BRCA Gene and Genetic Testing

There are several factors that are associated with an increased risk for breast cancer. One of the most significant variables is genetics, as about 5 to 10 percent of breast cancers may be hereditary. Perhaps you have someone in your family who has traveled this difficult journey, and you are worried about your risk of being diagnosed with breast cancer. National Breast Cancer Awareness Month is a great time to learn the facts about the BRCA gene and whether genetic testing is right for you.


What is the BRCA gene and how is it related to breast cancer?

Genes provide instructions for cell functioning. Oncogenes speed up cell division, and tumor suppressor genes slow it down or cause normal cell death. The BRCA genes are categorized as tumor suppressor genes. Breast cancer gene one (BRCA1) and breast cancer gene two (BRCA2) are genetic "mutations, and are the most common cause of inherited breast cancer. The presence of a BRCA gene can “turn off” genes that would otherwise work to suppress tumors, causing normal cells to become cancerous, and placing individuals who inherit them at increased risk. Of the two, BRCA1 mutations carry the most risk for developing breast cancer. The average range of acquiring breast cancer from a BRCA1 mutation is 55 to 65 percent. However, BRCA1 mutations can increase risk as much as 80 percent. The risk of developing breast cancer that is caused by a BRCA2 mutation is lower, around 45 percent.


Who should be concerned about genetic risk?

To put all of this into context, an average woman in the U.S. has about a 12 percent risk (1 in 8 women) of developing breast cancer at some time in her life. Although breast cancer is much less prevalent in men, about 1 in 1,000 men may develop it in their lifetime. It does occur, and men with an abnormal BRCA2 gene are about 80 times more likely to develop breast cancer by the time they’re 80 years old.

Having a BCRA gene mutation does not equate to having breast cancer, as a variety of factors affect your risk level. However, you should be aware that you are more likely to have an abnormal BRCA gene if any of the following applies to you:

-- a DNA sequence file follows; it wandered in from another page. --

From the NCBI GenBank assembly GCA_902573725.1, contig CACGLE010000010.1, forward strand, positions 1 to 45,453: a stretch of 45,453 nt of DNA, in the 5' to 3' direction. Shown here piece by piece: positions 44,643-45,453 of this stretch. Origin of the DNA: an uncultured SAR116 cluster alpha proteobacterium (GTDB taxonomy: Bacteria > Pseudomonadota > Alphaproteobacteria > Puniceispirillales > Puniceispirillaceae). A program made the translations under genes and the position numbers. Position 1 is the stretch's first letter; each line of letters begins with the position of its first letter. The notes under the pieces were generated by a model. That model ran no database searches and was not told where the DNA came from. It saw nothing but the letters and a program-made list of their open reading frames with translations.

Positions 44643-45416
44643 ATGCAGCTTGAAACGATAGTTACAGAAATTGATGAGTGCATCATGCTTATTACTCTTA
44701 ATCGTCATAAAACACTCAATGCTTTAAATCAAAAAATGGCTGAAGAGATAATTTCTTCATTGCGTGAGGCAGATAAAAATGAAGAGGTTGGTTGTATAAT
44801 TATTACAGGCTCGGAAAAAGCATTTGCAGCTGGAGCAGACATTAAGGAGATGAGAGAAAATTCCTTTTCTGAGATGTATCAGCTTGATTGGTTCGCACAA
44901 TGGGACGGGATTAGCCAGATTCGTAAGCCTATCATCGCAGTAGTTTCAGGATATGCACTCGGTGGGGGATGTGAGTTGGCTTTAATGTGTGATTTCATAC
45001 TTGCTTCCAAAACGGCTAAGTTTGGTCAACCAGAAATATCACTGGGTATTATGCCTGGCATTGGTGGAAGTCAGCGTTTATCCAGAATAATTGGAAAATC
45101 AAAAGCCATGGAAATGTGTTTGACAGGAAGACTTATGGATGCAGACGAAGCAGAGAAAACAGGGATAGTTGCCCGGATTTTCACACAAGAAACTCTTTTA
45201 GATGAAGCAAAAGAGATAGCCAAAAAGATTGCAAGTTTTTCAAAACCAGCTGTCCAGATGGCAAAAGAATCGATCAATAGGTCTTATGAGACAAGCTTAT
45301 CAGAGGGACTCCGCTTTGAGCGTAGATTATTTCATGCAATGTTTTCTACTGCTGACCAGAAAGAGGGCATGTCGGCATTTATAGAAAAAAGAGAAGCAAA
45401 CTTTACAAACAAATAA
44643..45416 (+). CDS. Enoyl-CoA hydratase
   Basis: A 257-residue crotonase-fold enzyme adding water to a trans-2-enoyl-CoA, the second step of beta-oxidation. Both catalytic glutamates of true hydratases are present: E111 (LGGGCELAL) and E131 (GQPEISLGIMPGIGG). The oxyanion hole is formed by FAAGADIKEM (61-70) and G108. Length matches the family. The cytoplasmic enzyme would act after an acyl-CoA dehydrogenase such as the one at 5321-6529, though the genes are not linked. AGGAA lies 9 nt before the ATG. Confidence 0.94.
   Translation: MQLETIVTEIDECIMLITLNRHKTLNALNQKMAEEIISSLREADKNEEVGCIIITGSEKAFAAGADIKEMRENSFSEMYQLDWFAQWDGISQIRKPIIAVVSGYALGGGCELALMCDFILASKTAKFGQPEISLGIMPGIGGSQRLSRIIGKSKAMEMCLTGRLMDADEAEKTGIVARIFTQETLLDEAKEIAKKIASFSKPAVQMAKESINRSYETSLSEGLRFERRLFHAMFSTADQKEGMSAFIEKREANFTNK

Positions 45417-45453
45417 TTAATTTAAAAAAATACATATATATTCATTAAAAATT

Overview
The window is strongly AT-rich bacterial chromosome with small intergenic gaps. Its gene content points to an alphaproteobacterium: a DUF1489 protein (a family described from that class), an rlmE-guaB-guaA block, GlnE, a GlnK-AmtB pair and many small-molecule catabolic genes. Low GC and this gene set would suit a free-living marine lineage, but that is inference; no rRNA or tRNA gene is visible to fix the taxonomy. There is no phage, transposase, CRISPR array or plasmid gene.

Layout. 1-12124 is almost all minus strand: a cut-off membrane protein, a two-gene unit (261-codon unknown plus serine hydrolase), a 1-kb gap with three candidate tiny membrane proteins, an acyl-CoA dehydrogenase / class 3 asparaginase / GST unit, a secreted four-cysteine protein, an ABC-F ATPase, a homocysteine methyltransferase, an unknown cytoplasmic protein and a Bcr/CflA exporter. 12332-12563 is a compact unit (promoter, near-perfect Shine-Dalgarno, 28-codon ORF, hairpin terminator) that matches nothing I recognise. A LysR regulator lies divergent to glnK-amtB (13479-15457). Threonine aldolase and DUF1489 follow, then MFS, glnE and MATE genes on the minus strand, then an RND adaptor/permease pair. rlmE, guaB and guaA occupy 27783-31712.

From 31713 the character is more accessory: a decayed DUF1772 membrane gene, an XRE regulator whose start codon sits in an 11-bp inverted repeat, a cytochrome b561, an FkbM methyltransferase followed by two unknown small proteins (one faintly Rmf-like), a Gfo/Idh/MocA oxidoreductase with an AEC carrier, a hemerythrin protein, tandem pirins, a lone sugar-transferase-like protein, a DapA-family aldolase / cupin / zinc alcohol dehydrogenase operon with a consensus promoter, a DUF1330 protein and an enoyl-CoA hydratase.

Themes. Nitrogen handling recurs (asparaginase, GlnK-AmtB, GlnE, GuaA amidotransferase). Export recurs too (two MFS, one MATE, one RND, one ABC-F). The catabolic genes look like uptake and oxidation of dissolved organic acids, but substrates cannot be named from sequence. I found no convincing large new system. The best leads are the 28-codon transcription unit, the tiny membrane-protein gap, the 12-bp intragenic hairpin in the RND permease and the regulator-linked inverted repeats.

• A history of breast cancer before age 50 in any blood relatives
  • A family history of both breast and ovarian cancers, especially in the same person
  • A history of bilateral breast cancer for any women in your family
  • Eastern European heritage
  • A history of male breast cancer in your family


If you think you are at increased risk, what is next?

If you do think you are at increased risk, the next conversation you should have is with your primary care provider. A few tips to prepare you for the conversation include:

  • Organize the results of your research and provide your physician with the details of cancer in your family.
  • Create a simple family tree of who had what type of cancer to provide a snapshot of your history.
  • Focus on the risk factors you see that are associated with potential BRCA gene mutations.
  • Ask about genetic testing, which can help identify if you actually do have an inherited BRCA gene abnormality.
  • Create a plan together for prevention and early detection.

If you would like to further explore your risk for developing breast cancer, the Centers for Disease Control and Prevention (CDC) has developed the Know: BRCA online tool. This is a resource to help assess your hereditary risks. Based on the information you provide about your personal and family history of cancer, it can tell you whether or not you have an above-average chance of having a BRCA gene mutation. The video below demonstrates where to find the assessment, as well as more information about BCRA genes.

In addition to talking with your primary care provider, you will want to discuss your concerns with your family, especially with those who may be at higher risk. By knowing the facts about the BRCA gene, mutations, and genetic testing, you can increase awareness and lay a foundation for breast cancer prevention.